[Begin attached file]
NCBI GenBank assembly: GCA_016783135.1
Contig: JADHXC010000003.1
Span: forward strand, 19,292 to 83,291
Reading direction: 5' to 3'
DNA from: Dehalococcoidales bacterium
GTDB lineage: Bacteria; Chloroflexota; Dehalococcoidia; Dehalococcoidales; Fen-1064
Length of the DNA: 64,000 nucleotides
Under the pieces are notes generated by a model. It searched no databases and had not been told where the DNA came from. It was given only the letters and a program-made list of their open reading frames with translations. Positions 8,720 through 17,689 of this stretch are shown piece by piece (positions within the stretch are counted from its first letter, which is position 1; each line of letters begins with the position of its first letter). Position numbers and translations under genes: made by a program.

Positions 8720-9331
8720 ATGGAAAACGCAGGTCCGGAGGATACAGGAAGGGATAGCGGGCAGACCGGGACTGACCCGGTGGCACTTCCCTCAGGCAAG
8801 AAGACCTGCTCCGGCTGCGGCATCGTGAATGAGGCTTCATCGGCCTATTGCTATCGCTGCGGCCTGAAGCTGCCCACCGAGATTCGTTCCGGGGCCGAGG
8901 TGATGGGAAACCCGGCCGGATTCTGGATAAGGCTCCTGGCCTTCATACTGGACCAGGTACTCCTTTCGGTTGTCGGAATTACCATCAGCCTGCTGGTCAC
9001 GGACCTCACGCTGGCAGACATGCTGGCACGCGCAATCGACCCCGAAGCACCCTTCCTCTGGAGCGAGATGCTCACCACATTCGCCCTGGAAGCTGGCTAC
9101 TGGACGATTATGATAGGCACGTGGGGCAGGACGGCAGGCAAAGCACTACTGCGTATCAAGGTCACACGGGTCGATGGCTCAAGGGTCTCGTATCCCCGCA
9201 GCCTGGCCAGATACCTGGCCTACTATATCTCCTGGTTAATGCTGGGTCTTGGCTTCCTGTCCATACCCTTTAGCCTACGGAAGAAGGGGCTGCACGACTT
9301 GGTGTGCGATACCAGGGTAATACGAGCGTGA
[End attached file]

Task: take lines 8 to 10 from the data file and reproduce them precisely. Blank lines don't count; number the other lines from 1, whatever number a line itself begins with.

Under the pieces are notes generated by a model. It searched no databases and had not been told where the DNA came from. It was given only the letters and a program-made list of their open reading frames with translations. Positions 8,720 through 17,689 of this stretch are shown piece by piece (positions within the stretch are counted from its first letter, which is position 1; each line of letters begins with the position of its first letter). Position numbers and translations under genes: made by a program.

Positions 8720-9331
8720 ATGGAAAACGCAGGTCCGGAGGATACAGGAAGGGATAGCGGGCAGACCGGGACTGACCCGGTGGCACTTCCCTCAGGCAAG